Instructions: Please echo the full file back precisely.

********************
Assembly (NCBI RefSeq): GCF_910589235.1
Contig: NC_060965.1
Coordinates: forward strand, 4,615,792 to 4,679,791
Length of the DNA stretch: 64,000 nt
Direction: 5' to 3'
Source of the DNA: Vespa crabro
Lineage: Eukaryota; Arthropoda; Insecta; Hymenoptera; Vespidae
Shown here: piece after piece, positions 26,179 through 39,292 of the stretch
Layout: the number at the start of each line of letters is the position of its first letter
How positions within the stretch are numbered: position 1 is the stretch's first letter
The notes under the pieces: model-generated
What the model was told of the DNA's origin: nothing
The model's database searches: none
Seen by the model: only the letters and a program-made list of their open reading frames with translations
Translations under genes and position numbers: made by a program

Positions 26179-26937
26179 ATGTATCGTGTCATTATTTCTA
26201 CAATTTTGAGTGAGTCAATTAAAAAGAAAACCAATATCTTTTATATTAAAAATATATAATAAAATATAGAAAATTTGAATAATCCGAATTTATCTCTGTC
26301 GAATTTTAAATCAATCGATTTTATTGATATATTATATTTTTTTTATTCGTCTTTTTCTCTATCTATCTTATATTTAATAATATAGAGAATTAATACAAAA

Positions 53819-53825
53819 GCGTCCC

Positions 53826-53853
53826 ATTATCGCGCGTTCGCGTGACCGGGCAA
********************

Assembly (NCBI RefSeq): GCF_910589235.1
Contig: NC_060965.1
Coordinates: forward strand, 4,615,792 to 4,679,791
Length of the DNA stretch: 64,000 nt
Direction: 5' to 3'
Source of the DNA: Vespa crabro
Lineage: Eukaryota; Arthropoda; Insecta; Hymenoptera; Vespidae
Shown here: piece after piece, positions 26,179 through 39,292 of the stretch
Layout: the number at the start of each line of letters is the position of its first letter
How positions within the stretch are numbered: position 1 is the stretch's first letter
The notes under the pieces: model-generated
What the model was told of the DNA's origin: nothing
The model's database searches: none
Seen by the model: only the letters and a program-made list of their open reading frames with translations
Translations under genes and position numbers: made by a program

Positions 26179-26937
26179 ATGTATCGTGTCATTATTTCTA
26201 CAATTTTGAGTGAGTCAATTAAAAAGAAAACCAATATCTTTTATATTAAAAATATATAATAAAATATAGAAAATTTGAATAATCCGAATTTATCTCTGTC
26301 GAATTTTAAATCAATCGATTTTATTGATATATTATATTTTTTTTATTCGTCTTTTTCTCTATCTATCTTATATTTAATAATATAGAGAATTAATACAAAA

Positions 53819-53825
53819 GCGTCCC

Positions 53826-53853
53826 ATTATCGCGCGTTCGCGTGACCGGGCAA